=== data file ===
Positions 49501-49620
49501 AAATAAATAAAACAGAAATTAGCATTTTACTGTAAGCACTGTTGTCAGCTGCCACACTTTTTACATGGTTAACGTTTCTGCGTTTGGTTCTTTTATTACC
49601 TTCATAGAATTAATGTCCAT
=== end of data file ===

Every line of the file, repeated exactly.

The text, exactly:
Positions 49501-49620
49501 AAATAAATAAAACAGAAATTAGCATTTTACTGTAAGCACTGTTGTCAGCTGCCACACTTTTTACATGGTTAACGTTTCTGCGTTTGGTTCTTTTATTACC
49601 TTCATAGAATTAATGTCCAT